On Feb. 6, Lucasfilm announced another non-Skywalker based Star Wars trilogy was in the works, this time coming from the men who brought "Game of Thrones" to HBO. David Benioff and Dan Weiss are an obvious hire from a logistics perspective, as “Game of Thrones” ends next year. The duo's commitment to creating the immersive world of Westeros via on-location filming, instead of CGI, is something Lucasfilm also prizes. And their work ethic in bringing "Game of Thrones" to the small screen over the last decade is impressive. It seems like a marriage made in nerd fandom heaven. So why has much of the overall reaction so far been disgust?
Benioff and Weiss have a reputation for creating an excellent product, and for luring in massive numbers of viewers. By the end of Season 7 last summer, “Game of Thrones’” ratings stood at 16.5 million according to Nielsen, bested only by broadcast staples “The Big Bang Theory,” “Young Sheldon” and “This Is Us.” These are astounding numbers for cable, let alone pay cable. But Benioff and Weiss also have a reputation for peppering their plots with copious amounts of sex and violence, including gendered violence.
Meanwhile, Star Wars has the long-standing reputation of being a franchise that appeals to all ages, partly because that was the ethos of the original trilogy back in the 1970s. While the prequels were perhaps a little too kid-friendly, Disney (which also has a reputation for never going harder than a gentle PG-13) seems committed to the idea that the rebooted franchise should be one parents can pass on to the next generation.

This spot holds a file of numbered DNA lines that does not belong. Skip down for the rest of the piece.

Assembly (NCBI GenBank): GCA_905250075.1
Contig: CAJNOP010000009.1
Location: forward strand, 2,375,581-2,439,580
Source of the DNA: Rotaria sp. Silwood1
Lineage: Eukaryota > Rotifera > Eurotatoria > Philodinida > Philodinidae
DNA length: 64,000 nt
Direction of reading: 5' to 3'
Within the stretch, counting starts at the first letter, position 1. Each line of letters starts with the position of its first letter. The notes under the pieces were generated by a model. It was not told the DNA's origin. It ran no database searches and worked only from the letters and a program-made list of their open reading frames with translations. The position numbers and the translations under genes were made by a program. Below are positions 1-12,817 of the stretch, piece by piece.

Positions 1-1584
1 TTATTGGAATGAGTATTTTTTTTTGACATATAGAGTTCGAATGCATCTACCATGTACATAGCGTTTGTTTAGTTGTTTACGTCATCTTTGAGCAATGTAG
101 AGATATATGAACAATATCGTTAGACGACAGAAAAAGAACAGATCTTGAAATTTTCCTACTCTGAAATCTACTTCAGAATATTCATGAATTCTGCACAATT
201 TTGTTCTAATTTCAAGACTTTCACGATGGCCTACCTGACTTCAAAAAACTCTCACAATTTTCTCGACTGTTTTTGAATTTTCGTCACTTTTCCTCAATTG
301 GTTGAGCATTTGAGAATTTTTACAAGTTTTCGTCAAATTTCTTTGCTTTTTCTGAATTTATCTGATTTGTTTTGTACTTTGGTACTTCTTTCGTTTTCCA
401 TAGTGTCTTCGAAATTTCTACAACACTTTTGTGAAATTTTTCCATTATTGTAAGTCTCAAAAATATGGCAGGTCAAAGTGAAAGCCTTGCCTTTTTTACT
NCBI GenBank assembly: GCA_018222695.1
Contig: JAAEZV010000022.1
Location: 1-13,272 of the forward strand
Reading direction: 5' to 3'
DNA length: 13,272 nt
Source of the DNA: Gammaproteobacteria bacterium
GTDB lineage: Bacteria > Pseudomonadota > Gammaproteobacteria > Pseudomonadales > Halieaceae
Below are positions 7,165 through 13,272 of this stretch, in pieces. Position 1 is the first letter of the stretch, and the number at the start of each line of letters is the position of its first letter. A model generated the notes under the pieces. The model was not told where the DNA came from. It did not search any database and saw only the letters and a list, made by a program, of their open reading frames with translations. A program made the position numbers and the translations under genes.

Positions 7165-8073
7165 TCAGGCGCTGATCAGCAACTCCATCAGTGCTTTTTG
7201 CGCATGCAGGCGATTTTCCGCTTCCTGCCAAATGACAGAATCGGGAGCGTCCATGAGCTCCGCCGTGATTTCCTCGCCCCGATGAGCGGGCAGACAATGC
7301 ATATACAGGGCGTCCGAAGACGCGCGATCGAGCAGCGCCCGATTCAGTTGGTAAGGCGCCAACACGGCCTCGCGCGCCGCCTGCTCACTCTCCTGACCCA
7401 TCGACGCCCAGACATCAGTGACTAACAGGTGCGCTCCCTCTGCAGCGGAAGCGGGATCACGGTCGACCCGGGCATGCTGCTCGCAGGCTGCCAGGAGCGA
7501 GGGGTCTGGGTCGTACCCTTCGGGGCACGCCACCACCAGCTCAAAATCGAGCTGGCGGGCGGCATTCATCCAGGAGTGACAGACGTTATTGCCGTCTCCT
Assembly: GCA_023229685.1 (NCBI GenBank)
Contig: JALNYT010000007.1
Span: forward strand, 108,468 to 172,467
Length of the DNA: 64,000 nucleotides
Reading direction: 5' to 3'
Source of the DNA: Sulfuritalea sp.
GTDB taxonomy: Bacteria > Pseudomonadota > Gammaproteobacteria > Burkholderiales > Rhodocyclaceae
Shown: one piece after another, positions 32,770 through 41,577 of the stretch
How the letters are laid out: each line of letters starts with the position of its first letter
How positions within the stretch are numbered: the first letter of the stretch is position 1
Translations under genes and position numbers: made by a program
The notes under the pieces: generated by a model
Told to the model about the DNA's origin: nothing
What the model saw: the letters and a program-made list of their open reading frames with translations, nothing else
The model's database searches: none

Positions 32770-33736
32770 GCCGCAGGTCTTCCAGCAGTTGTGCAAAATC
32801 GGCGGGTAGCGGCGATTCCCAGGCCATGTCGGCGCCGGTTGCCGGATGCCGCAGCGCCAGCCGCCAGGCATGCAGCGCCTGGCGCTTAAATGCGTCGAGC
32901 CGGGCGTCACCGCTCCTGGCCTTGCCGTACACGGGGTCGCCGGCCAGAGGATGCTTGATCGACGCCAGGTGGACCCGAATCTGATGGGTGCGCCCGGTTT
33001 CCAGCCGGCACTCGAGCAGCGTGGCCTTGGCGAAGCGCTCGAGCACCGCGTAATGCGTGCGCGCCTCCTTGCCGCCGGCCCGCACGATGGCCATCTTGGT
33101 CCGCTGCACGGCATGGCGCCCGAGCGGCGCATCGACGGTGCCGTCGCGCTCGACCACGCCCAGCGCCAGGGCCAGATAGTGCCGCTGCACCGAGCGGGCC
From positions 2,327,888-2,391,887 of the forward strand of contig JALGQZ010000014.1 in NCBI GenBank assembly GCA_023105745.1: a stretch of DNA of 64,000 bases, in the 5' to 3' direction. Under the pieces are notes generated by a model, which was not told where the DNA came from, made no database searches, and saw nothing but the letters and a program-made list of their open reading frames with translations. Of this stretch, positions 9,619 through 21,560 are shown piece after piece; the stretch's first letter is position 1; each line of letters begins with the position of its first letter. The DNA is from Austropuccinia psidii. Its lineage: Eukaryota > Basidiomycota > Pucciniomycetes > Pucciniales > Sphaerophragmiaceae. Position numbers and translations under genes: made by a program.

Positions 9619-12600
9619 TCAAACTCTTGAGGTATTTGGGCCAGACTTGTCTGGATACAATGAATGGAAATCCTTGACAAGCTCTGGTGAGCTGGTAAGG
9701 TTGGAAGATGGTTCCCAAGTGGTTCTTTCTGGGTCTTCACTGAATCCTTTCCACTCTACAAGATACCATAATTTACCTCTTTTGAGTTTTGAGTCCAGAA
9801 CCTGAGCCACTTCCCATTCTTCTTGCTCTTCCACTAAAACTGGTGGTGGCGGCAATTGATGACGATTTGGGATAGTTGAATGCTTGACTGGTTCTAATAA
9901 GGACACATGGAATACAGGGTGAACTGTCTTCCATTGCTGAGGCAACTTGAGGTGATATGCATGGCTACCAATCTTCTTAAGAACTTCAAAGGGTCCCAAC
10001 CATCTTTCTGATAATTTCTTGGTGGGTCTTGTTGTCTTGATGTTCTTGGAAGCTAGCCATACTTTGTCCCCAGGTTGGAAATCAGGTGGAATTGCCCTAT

Benioff and Weiss have a reputation for creating an excellent product, luring in massive numbers of viewers and peppering their plots with sex and violence.
To be fair, much of “Game of Thrones’” turpitude stems from its source material: George R.R. Martin’s fantasy world is one where characters die horribly, especially women. But Benioff and Weiss also seem to have reveled in Martin’s depravity, admitting they “loved” filming subplots like the one where they have character Ramsay Snow gaslight, abuse and torture his bride. They also said they purposefully recast the role of Snow’s bride to a more prominent female character so it “would have greater impact.”
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Then there was the duo’s controversial idea for a show that reimagined the U.S. in an alternate history where the South won the Civil War. Simply put, this is not a team that could be described as family friendly, or for the matter, particularly sympathetic to diversity.
It’s true that A Galaxy Far, Far Away is not a world of optimism and light and George Lucas’ Empire is dark and full of terrors. But the films have generally stayed clear of gory torture or violence. Lucas' original vision was filled with characters who appealed to kids, and who inspired them to be heroes. That’s part of the Star Wars legacy, and one of the reasons that adding diversity to the series with new characters like Rey, Finn and Rose Tico has been viewed as such a step forward. Rey is a heroine who both girls and boys can identify with and Finn and Rose are heroes who happen to be people of color. But for these updates to be able to make an impact, the series needs to keep violence and sex to levels appropriate for a wide-ranging age group.